“Financial and economic conditions can change quickly. Consequently, the Committee must remain exceptionally alert and flexible, prepared to act in a decisive and timely manner and, in particular, to counter any adverse dynamics that might threaten economic or financial stability”. Chairman Ben S. Bernanke, Financial Markets, the Economic Outlook, and Monetary Policy, speech held at the Women in Housing and Finance and Exchequer Club Joint Luncheon, Washington, DC, January 10, 2008 (Bernanke, 2008). Policymakers closely monitor financial market's behavior. This is due to the strict interconnections between financial and real sectors in the economy. Swings in asset prices affect real activity through several channels (households wealth, firms’ market value of collateral, Tobin's Q), and, consequently, inflation and the term structure. On the other hand, stock market fluctuations are driven by expectations on future returns, which are tightly linked to expectations on the predicted evolution of the business cycle, inflation, and monetary policy decisions.1 Of course, policy-makers need to gauge financial markets’ conditions and identify their drivers to appropriately implement monetary policy actions.2 While the supply-side interplay between stock prices and the real economy has been given some attention in the analysis of large scale, quantitative models with financial frictions, considerably less (if not zero) attention has been paid in analyzing the role of the demand-side interplay, working through wealth effects on households’ consumption, in the standard small scale Dynamic New Keynesian (DNK) model. On the other hand, such workhorse model, despite its parsimony, has been shown to have meaningful implications for the pricing of equity markets and the response of the stock market to real and monetary shocks.3 The standard new-Keynesian model of the business cycle, however, as much widely adopted in central banks as well as academic circles to perform monetary policy analysis, typically considers stock prices as redundant for the computation of the equilibrium values of inflation, output, and the policy rate.4 This is so because financial wealth fluctuations are fully smoothed out by infinitely lived agents, both at the individual and aggregate levels. This feature of the standard new-Keynesian framework effectively shuts down the demand-side channel of transmission of financial shocks and makes it ill-suited to investigate the role of stock prices in the macroeconomic environment. This paper proposes a small-scale new-Keynesian model in which stock prices are allowed to play an active role in determining the dynamics of the business cycle, through the demand side. Building on previous contributions by Nisticò (2005) and Airaudo et al. (2007), we consider a framework in which households face a constant probability of exiting the financial markets in each period and interact with a fraction of agents who enter the financial markets holding no wealth at all.5 Consequently, aggregate consumption cannot be perfectly smoothed out in reaction to swings in financial wealth, and stock-price fluctuations thereby affect aggregate demand. In order to take it to the data, we add several features to the setup in Nisticò (2005). First, we assume nominal-wage stickiness. Carlstrom and Fuerst (2007) show that this assumption makes real dividends pro-cyclical. Indeed, following a monetary policy tightening that induces a fall in firms’ labor demand, if wages were fully flexible, firms’ marginal costs would fall as well, and firms’ dividends would counter-cyclically increase. By contrast, the presence of nominal wage stickiness makes revenues fall more than marginal costs, thus delivering pro-cyclical real dividends. Second, we add price and wage indexation to past inflation and productivity growth, and external habits in consumption. These additional features enable our framework to capture the endogenous persistence in the U.S. macroeconomic data. Finally, we allow for a stochastic trend in total factor productivity, which allows us to estimate our model without pre-filtering our observables. An appealing feature of our theoretical framework is that it implies a microfounded, endogenous measure of financial slack at business cycle frequencies, that we label “stock-price gap”. In analogy with the output gap, we define the “stock-price gap” as the percentage deviation of the real stock-price index from its frictionless level—consistent with an equilibrium with no dynamic distortions—and is therefore the relevant benchmark for monetary-policy makers. Such measure of financial conditions endogenously interacts with the output gap via the IS curve and the pricing equation, and may enter the Taylor rule that describes the systematic behavior of the U.S. monetary policy authority. The microfoundation of the model enables us to identify the effect that macroeconomic shocks exert on our measure of financial stress. We fit our new-Keynesian model to U.S. data over the post WWII sample with Bayesian techniques and perform several exercises. Our main results can be summarized as follows. First. The data give strong support to our new-Keynesian model with stock prices. In particular, our estimates suggest that a significant ratio of traders in the financial markets are periodically replaced by newcomers holding zero financial assets. This makes the economy significantly non-Ricardian, and implies a finite average planning horizon for households’ financial investments. Second. The evidence shows a significant systematic response of the Fed to stock-price dynamics. Specifically, the estimated interest-rate rule displays an additional component, responding to non-zero stock-price gaps. Third. Our estimated stock-price gap is consistent with the phases of booms and busts occurred in the sample, as dated by Bordo et al. (2008).6 Moreover, our estimated stock-price gap allows us to evaluate the ability of alternative proxies, currently used in the empirical literature, to capture the dynamic and cyclical implications of a prototypical DSGE New-Keynesian model. In this respect, we show that these alternative measures can be very poor representations of such implications. Additionally, we perform several counterfactual exercises. As to the dynamic response of the economy, we estimate a 25 basis points unexpected rise in the federal funds rate to cause an on-impact negative reaction of the stock-price gap of about 20 basis points. By contrast, an unexpected 1% boom in the stock-price gap induces an on-impact interest rate hike of 12 basis points, which about doubles within a year. Two very recent papers are closely related to ours: Milani (2008) and Challe and Giannitsarou (2008). Milani (2008) estimates a purely forward looking version of Nisticò (2005), in which households make inference on the future evolution of the business cycle on the basis of the observed oscillations in the stock market. He finds that the direct effect of the stock market on the business cycle is negligible, while the expectational effect is important. By contrast, we find a significant direct effect of financial wealth's swings on the real GDP. Differences between our results and Milani (2008) may be attributed to the model structure—we model several nominal and real frictions, the most important one probably being nominal wage stickiness—and, especially, the treatment of the data. Indeed, while Milani (2008) uses HP-filtered series of output and the stock-price index as proxies for the respective gaps, we relate the observable growth rates of the relevant time series to the latent state variables of our model. Therefore, we let the internal propagation mechanism of our model construct the gaps in a theoretically consistent fashion, without resorting to any pre-estimation filtering. Challe and Giannitsarou (2008) study the asset-pricing implications of the standard New Keynesian model, in which equilibrium stock prices are consistent with the households’ optimization problem but do not have any real effect on consumption. They aim to show that a calibrated DSGE model is able to replicate the reaction of stock prices to a monetary policy shock as estimated by some VAR analysis. With respect to Challe and Giannitsarou (2008), we allow for a two-way interaction between the real and the financial part of the system, and we estimate our framework with U.S. data instead of resorting to calibration. Finally, by scrutinizing the demand-channel of transmission of financial fluctuations, our approach complements a related strand of literature (e.g. Christiano et al., 2003 and Christiano et al., 2007; Queijo von Heideken, 2009), which instead focus on the role of the banking sector and financial frictions in affecting the supply-side of an economy by working with extensions of the Bernanke et al. (1999) financial-accelerator model. The paper is structured as follows. Section 2 presents our microfounded new-Keynesian model of the business cycle in which stock prices are allowed, but not required, to affect the equilibrium values of output, inflation, and the policy rate. Section 3 discusses our estimation strategy. Section 4 presents and comments our results. Section 5 proposes further discussion, and Section 6 concludes.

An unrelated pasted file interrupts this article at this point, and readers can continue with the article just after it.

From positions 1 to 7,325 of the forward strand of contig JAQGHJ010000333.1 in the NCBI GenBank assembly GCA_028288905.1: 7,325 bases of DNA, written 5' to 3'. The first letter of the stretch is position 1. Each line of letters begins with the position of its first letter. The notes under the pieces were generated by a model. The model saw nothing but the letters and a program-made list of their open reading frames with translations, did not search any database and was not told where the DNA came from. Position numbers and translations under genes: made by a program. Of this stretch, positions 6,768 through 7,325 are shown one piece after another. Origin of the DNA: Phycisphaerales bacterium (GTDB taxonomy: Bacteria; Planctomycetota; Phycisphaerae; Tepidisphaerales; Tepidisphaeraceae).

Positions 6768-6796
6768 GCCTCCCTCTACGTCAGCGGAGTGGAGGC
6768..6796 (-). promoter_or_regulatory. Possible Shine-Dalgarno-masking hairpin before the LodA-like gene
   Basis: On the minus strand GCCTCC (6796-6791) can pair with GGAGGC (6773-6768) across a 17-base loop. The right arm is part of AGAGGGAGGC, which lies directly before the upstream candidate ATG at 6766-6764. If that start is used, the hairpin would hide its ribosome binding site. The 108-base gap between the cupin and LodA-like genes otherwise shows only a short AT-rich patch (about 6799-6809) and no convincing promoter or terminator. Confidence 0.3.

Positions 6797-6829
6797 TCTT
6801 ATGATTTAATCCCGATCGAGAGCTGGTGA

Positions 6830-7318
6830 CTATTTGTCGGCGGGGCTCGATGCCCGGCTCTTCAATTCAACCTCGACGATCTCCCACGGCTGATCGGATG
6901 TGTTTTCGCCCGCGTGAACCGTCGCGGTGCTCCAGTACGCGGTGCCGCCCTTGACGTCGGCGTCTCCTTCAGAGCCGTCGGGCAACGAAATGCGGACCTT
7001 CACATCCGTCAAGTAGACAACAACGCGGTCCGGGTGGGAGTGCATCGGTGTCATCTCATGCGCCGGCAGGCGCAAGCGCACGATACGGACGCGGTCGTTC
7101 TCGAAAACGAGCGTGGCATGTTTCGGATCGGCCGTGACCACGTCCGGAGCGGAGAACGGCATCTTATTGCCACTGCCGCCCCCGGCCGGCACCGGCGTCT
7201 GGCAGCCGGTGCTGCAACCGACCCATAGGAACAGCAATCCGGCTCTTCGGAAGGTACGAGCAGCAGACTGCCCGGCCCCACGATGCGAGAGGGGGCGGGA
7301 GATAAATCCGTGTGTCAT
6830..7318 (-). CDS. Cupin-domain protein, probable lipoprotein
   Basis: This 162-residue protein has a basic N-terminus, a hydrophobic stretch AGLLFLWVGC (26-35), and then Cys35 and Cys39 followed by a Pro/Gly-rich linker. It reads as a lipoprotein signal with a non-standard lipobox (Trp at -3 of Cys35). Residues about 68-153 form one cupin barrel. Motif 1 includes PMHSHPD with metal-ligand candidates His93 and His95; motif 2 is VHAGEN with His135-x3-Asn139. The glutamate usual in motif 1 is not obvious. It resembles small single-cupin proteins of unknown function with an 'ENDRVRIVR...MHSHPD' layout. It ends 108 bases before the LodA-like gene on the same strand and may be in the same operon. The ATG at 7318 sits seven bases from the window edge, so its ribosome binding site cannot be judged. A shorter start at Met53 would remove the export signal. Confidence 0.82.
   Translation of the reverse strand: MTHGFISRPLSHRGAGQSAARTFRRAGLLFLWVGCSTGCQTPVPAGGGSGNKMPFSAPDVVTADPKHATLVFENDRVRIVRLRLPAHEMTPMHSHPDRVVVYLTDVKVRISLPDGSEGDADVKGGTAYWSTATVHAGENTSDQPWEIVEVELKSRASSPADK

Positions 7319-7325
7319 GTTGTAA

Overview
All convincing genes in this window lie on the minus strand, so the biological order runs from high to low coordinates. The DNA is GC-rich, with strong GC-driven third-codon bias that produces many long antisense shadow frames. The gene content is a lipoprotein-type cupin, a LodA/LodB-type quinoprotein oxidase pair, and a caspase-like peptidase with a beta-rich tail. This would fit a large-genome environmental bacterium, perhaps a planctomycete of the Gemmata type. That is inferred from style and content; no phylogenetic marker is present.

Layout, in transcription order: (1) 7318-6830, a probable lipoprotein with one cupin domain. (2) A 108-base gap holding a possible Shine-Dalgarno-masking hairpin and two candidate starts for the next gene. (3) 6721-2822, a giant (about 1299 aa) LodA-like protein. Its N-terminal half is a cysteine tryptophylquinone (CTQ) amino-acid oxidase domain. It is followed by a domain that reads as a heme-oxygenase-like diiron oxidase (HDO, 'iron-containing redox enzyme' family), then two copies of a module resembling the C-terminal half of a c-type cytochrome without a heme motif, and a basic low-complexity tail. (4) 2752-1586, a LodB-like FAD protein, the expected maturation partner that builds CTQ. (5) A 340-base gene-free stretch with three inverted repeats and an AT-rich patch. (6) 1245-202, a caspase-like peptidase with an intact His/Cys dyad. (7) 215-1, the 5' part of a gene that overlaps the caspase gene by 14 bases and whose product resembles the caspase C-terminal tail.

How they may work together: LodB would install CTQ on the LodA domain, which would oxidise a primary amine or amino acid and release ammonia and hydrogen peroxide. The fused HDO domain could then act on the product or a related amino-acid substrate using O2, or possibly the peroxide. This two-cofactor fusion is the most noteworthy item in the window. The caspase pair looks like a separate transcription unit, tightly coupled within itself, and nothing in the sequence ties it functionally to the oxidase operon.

نتیجه گیری انگلیسی
While writing this paper, financial markets are experiencing extraordinary events. The quest for a modern modeling of the interaction between the financial and the real side of the economy is more compelling than ever. We make a first effort along this line by constructing a new-Keynesian model of the business cycle that allows for financial wealth effects to play an active role for the dynamics of output, inflation, and interest rates. This is due to the turnover and interaction between agents holding positive financial wealth and newcomers not having cumulated such wealth yet. When fitting our new-Keynesian model to US data over the post WWII sample, we find remarkable support for the role played by financial market frictions in this economy. We estimate the average rate of replacement of old traders with newcomers to range between 7% and 20%, which implies an effective average planning horizon for US households’ financial investments between 5 and 15 quarters. Moreover, we detect a significant, counteractive and systematic response of the Fed to stock price fluctuations as captured by non-zero stock-price gaps, possibly instrumental to the stabilization of inflation and output. Our model-consistent measure of financial slack, labeled “stock price gap”, captures remarkably well the phases of booms and busts occurred in the post-WWII period. Commonly employed empirical proxies of the financial slack such as growth rates or statistically de-trended stock price indices correlate to our microfounded financial slack measure just mildly. Therefore, they do not seem to extensively capture the dynamic and cyclical implications that the Dynamic New Keynesian model has suggest the stock market. In terms of counterfactual dynamic responses, we estimate a 25 basis points unexpected rise in the federal funds rate to cause an on impact negative and significant reaction of the stock-price gap of about 0.2%. By contrast, an unexpected 1% boom in the stock-price gap induces an interest rate hike of about 12 basis points, on impact, which about doubles within a year and it is remains significant for some quarters. We believe our framework can represent a first modeling step towards the construction of a more complete model of the business cycle able to deal with financial market frictions. We view the introduction other important features, like supply-side effects via firms’ balance sheet, durable goods capturing housing services, and a non-trivial role for financial intermediaries and their interaction with households and the monetary policy authority, as an interesting avenue for future research in the field, and as part of our agenda